Minneapolis columnist Jon Tevlin recently covered his own journey out of depression in the Star Tribune article titled Depressed after his wife’s death, this Minneapolis man turned to ketamine therapy for help. Ketamine is the only legal psychedelic medication that is proven to be effective in treating severe depression, bipolar depression, PTSD, anxiety and suicidal thoughts.

Tevlin’s story is a powerful one. It’s also a common story. 

Ketamine has been widely administered for years with unprecedented success at specialty clinics throughout the country. It can help transform and save lives. Stories like Tevlin’s are hugely important, giving hope to people who are struggling with severe depression and potentially limited treatment options, many of which have undesirable side effects. 

I’m proud to have been part of Minnesota’s history at the forefront of ketamine treatment:

  • A landmark ketamine study with researchers at the Minneapolis VA Healthcare System proving the feasibility of outpatient treatment with ketamine, which set the benchmark for ketamine infusions nationwide.
  • Helping open one of the first outpatient clinics in the nation to offer ketamine at North Memorial Hospital in 2014. 

In this post, I want to revisit elements of the story to underscore some key points:

 

A psychedelic high is not the goal

Tevlin’s article is a poignant descriptive of a ketamine therapy experience and the relief some people feel, though it’s not always that immediate. It’s important to know that the out-of-body or dissociative feelings that people sometimes experience are essentially a side-effect, which can be pleasant for some and unpleasant for others. 

However, the benefit of ketamine to decrease depression continues after the side effects resolve. Over time, the need for ketamine often diminishes and treatments may even be discontinued. For an example of this, read Tom’s story in my Psychology Today blog post titled: Three Lives Debilitated by Depression, Transformed by Ketamine

 

Ketamine therapy and psychotherapy are proven depression treatments

Ketamine and psychotherapy have each been proven to be effective depression treatments on their own. And, when both treatments are used as part of a holistic psychiatric care plan, they may work synergistically. 

According to Yale Medicine, “ketamine may be most effective when combined with cognitive behavioral therapy (CBT), a type of psychotherapy that helps patients learn more productive attitudes and behaviors.” 

Ketamine leads to rapid neuron growth.  When followed with psychotherapy, patients can better establish healthy thinking patterns and coping strategies.  

 

Psychedelic assisted therapy can be controversial

Psychedelic assisted therapy is when patients are given ketamine during a psychotherapy session. This is based on the idea that the patient’s altered state is an opportunity for deeper exploration. While this may prove to be beneficial, it also places patients in a highly vulnerable state. 

There is currently no generally accepted medical standard for psychedelic assisted therapy, though several models do exist.  There is also no existing framework for providers to bill insurers for these services. As such, many clinics providing psychedelic-assisted therapy or ketamine-assisted psychotherapy are using their own independent standards and bill patients directly.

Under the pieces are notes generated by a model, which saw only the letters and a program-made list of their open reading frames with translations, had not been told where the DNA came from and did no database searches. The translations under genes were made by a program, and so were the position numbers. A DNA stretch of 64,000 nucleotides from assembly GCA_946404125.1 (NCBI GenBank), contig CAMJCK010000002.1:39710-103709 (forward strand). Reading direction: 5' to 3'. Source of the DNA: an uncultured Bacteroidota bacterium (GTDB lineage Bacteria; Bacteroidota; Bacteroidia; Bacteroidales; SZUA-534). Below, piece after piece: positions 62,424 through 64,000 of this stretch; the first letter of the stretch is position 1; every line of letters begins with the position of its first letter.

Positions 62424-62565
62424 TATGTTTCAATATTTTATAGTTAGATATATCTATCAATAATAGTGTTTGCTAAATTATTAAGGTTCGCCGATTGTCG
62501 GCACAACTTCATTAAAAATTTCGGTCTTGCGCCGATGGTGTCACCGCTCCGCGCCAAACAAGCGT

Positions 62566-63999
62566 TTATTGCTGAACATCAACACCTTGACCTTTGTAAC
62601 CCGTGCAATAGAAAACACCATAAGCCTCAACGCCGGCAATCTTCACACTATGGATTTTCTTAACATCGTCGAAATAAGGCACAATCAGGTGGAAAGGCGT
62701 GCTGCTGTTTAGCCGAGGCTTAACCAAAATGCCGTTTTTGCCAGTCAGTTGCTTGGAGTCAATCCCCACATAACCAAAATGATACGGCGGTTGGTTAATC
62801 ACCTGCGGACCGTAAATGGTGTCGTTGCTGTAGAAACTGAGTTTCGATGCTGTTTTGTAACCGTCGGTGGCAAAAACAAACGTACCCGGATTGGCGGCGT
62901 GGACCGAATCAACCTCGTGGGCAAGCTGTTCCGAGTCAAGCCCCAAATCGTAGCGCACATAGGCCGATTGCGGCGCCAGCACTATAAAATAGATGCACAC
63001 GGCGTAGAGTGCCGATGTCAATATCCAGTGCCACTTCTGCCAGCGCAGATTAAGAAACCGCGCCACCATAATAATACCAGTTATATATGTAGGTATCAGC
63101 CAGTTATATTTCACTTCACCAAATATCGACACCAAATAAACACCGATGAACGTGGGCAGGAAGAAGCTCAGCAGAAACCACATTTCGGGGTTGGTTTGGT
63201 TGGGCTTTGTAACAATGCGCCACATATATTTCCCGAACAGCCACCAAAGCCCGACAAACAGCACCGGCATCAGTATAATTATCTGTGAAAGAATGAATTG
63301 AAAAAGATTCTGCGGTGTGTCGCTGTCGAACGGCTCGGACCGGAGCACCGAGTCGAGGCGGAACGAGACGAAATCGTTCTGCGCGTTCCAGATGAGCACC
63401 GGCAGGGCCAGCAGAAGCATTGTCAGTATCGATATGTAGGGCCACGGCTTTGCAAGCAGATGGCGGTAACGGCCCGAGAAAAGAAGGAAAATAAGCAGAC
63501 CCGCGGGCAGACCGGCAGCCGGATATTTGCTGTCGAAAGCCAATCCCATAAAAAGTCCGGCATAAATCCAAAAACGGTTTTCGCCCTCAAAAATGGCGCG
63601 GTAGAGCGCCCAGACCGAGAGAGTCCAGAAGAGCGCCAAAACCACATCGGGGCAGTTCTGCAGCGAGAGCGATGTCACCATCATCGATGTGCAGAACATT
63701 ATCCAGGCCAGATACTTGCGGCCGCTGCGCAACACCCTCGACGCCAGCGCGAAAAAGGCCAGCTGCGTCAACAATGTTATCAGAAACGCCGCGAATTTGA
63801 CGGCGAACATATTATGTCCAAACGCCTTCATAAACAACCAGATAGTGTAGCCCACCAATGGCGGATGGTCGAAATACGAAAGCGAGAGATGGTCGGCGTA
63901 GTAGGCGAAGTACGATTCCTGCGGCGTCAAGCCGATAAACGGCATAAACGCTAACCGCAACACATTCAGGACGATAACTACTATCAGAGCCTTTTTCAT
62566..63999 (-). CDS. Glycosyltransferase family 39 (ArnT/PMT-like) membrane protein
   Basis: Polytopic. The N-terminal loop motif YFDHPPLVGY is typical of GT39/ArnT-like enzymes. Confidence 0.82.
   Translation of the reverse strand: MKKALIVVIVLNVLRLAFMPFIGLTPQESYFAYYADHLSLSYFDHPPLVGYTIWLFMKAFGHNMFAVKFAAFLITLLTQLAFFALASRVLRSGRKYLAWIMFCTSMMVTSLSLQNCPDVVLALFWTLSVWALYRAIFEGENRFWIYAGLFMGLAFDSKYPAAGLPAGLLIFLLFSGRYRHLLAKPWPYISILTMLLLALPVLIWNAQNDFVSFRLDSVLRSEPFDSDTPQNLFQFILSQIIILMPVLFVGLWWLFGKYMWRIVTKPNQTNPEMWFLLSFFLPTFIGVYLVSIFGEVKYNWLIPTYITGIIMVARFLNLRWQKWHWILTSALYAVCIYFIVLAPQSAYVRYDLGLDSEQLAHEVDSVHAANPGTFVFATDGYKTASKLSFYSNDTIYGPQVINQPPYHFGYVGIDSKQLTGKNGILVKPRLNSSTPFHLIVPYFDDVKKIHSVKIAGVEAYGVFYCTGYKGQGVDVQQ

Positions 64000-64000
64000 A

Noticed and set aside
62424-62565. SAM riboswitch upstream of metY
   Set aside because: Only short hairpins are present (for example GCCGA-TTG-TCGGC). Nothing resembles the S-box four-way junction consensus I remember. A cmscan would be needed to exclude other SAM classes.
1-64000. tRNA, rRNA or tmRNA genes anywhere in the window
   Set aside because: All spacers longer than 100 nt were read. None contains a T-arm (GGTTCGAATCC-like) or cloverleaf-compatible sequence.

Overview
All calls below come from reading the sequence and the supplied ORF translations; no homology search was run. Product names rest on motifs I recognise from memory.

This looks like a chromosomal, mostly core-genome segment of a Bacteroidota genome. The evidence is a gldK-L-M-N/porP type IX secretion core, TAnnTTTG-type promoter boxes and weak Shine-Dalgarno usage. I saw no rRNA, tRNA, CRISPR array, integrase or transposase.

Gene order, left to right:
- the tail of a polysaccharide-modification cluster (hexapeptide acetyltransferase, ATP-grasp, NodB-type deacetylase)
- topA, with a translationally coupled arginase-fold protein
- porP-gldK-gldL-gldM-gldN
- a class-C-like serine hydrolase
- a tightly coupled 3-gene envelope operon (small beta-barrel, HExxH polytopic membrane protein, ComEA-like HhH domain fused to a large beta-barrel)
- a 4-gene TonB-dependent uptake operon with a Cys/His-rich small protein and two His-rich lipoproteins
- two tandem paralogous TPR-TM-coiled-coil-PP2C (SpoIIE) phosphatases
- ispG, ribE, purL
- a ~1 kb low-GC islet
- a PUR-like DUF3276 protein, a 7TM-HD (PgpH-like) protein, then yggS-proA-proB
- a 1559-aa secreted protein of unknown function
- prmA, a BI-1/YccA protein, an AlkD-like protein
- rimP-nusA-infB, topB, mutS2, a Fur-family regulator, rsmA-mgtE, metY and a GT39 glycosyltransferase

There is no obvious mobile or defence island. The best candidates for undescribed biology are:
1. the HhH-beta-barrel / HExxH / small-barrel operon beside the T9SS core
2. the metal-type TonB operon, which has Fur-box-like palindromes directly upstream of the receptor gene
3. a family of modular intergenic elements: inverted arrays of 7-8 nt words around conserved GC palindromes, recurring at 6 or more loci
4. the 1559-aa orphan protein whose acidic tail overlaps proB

A 2022 study citing psychedelic assisted therapy as an emerging field used a model that separates the dosing session from psychotherapy sessions

psychedelic assisted psychotherapy

Source: National Institute of Health Website

 

Research is changing minds … gradually

There is some more recent research available than the 2019 National Institutes of Health (NIH) report cited in the Star Tribune article. With plenty of evidence that ketamine is effective, today’s science is delving deeper into exactly how it works on a molecular level and how it can be targeted to specific areas of the brain. Here are a couple examples: 

 

Insurance coverage is NOT keeping pace

Very few insurance companies currently cover ketamine treatments for depression, the number of companies who cover it has actually declined in recent years. For example, HealthPartners stopped covering ketamine for depression on July 1st, 2024.

The only FDA-approved derivative of ketamine for the treatment of depression is esketamine, a nasal spray under the brand name Spravato.  Esketamine  is approved by most insurance companies, but it’s also the least potent and most expensive option, with some analyses showing it to be three times less effective than intravenous (IV) ketamine. (Comparative efficacy of racemic ketamine and esketamine for depression: a systematic review and meta-analysis)

 

Ketamine doesn’t always work

Nothing in mental health is a panacea, so it is important to keep in mind that there are many other options for the treatment of depression and anxiety, including transcranial magnetic stimulation (TMS), vagus nerve stimulation (VNS), and new medications that work differently from older treatments. 

 

Conclusion

Patients need more stories like Tevlin’s about the benefits of ketamine for depression. As the first psychedelic medication to move into mainstream clinical psychiatric use, ketamine is steadily rising to the intense scrutiny that is ultimately good for patients and practitioners alike. 

 

1 Barber GS, Aaronson ST. The Emerging Field of Psychedelic Psychotherapy. Curr Psychiatry Rep. 2022 Oct;24(10):583-590. doi: 10.1007/s11920-022-01363-y. Epub 2022 Sep 21. PMID: 36129571; PMCID: PMC9553847.